What you said about calls to raise the age limit at festivals in wake of Seaham teenager’s T in the Park death

Megan Bell.
Megan Bell.

Should the age limit for festivalgoers be raised to 21?

Readers have been having their say as calls are made to change the rules in the wake of a tragedy which claimed the life of 17-year-old Megan Bell, from Seaham.

The photo of Megan Bell, 17, from Seaham, on the order of service for her funeral.

The photo of Megan Bell, 17, from Seaham, on the order of service for her funeral.

The former St Anthony’s Catholic Girls’ Academy student, who was due to become an apprentice hairdresser, was at the T in the Park festival last month when she died.

Her death is not being treated as suspicious and a pathologist is reported to have said it is “presumed drug related”, as have the deaths of two others also linked to the event.

But her family, who are yet to be told the outcome of any tests say she did not use substances and are seeking questions about the circumstances surrounding her death, the care she was given and what security measures were in place on the site.

It was the second time she had been to the festival, after her parents caved to her requests, and she and her friends said they had a good experience in the first year.

I hope family and friends get the answers they’re looking for.

Ruth Steckles

But they say the atmosphere during its opening days this year was worrying, with one of Megan’s friends calling her mother to ask for a lift home.

Megan’s dad Chris says his family is in the dark about what happened to her, with claims she had been left on a stretcher for half an hour before she was given medical treatment.

The 44-year-old, who is partner to Lisa Dickinson, 41, and also dad to Josh, 12, Maddy, 10, and Jenny, eight, has launched a petition calling for the age increase.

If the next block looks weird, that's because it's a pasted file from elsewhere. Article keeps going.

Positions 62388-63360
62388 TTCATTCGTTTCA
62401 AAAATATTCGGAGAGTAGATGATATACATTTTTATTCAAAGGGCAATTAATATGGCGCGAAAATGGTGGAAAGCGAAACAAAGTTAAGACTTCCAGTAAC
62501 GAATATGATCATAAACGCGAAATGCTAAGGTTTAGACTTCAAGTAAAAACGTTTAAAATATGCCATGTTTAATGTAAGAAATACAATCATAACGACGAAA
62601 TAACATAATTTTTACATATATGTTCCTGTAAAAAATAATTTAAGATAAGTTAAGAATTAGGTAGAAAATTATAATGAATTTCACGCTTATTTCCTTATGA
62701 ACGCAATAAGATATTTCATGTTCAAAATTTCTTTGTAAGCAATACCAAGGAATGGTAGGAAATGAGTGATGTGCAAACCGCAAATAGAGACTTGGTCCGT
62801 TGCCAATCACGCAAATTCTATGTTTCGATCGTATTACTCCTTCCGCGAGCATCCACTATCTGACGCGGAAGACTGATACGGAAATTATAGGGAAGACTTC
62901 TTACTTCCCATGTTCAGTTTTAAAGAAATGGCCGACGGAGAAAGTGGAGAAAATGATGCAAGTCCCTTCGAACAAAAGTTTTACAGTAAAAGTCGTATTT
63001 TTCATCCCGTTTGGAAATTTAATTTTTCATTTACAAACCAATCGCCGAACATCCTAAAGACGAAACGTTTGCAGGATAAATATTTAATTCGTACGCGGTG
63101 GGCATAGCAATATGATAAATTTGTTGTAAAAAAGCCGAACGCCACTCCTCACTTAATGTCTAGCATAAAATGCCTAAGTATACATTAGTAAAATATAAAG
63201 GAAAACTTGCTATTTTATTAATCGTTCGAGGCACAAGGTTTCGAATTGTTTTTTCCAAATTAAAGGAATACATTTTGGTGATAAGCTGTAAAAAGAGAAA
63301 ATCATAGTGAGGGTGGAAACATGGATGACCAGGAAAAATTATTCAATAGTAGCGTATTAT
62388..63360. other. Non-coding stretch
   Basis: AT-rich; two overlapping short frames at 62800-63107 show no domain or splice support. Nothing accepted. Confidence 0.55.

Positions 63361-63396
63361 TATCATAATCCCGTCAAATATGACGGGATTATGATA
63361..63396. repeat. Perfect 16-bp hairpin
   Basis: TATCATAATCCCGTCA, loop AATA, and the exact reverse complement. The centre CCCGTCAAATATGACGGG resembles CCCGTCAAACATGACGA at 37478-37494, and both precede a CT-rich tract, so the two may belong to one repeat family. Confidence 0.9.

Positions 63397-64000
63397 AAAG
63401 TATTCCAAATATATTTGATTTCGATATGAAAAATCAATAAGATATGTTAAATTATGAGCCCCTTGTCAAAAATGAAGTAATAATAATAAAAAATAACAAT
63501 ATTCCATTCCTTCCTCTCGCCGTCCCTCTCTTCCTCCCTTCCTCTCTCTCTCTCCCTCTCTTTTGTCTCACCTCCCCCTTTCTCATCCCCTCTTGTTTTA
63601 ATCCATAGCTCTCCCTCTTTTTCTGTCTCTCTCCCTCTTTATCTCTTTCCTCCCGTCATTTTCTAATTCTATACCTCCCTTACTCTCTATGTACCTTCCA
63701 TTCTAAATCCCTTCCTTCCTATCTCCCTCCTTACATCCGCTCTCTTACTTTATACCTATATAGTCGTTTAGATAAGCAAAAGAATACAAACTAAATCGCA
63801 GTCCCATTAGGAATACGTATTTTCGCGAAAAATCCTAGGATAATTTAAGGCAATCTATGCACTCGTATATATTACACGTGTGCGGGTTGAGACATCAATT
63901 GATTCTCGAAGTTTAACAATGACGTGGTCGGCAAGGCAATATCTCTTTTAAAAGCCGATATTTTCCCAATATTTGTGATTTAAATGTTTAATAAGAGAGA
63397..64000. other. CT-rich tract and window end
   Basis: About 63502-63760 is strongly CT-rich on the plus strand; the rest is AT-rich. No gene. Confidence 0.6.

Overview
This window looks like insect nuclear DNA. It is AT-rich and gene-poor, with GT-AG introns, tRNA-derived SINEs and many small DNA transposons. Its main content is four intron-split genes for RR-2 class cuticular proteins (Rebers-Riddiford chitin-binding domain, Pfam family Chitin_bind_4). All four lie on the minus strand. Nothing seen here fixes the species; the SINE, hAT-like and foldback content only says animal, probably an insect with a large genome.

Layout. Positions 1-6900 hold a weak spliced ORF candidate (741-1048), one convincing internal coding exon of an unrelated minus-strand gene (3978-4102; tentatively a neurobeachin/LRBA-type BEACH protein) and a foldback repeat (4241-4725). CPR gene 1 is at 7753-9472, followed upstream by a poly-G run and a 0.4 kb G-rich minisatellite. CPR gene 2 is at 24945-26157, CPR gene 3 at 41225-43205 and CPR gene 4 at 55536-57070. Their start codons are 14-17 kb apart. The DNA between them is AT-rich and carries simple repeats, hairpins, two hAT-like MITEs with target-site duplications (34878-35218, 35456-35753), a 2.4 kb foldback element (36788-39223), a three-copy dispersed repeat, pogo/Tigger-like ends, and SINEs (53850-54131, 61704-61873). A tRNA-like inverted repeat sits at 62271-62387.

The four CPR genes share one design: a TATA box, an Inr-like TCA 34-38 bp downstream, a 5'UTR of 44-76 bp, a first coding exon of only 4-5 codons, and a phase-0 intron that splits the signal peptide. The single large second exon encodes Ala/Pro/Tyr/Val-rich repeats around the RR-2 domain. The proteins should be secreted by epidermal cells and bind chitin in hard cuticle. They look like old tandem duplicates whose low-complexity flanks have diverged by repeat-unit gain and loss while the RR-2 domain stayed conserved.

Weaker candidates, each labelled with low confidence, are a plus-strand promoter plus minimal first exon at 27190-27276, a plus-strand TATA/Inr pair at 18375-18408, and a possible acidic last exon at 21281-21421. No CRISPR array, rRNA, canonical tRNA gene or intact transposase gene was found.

More than 660 have signed it so far.

Megan Bell, left, pictured with her family.

Megan Bell, left, pictured with her family.

Among those to have their say on the issue is Kerry Robinson said: “I think the issue is around the medical care she received on site and that the events given don’t match up.

“I didn’t read this as trying to blame someone, this is a family wanting answers that should be given.”

Cheryl Adamson, also posting on Facebook, said: “It must be hard to say no when all their friends are allowed. I’m dreading this stage.”

Ruth Steckles said: “Sad fact is, we as humans don’t think it will happen to us.

“We don’t look at the bigger picture and true risks, we presume that organisers have everything in hand, so we don’t ask questions until after a tragedy.
“Having had a friend die, you’re not looking to blame, but you do want to know every last minute of what went on.

“I have an 18-year-old and I do believe the age limit should be raised.

“Fact, people take risks they wouldn’t normally take when they are under the influence of alcohol or their spirits heightened.

“I hope family and friends get the answers they’re looking for.”

Claire Christie Spencer said: “My 17-year-old begged me to go to here.

“I felt inside that no, although I can trust her she wasn’t old enough to cope with every given situation and although all her friends were allowed to go I stuck to my guns but felt terrible.

“It could so easily have been anyone’s child and there isn’t room for pointing finger here.
“I too think the age should be raised to 21, but these parents deserve clarity if nothing else.

“I feel dreadful for these parents it’s a terrible tragedy all round.”

Beverley Taylor said: “To be fair raising the age to 21 unless accompanied by an adult is meaningless.

“It still means a group of 16 and 17-year-olds can go as long as one of their group is 18, and that puts a lot of pressure on that 18-year-old to be the responsible adult.
“Age limit should be 21 full stop.”

Chris’s Change petition can be found via http://chn.ge/2aJNQZO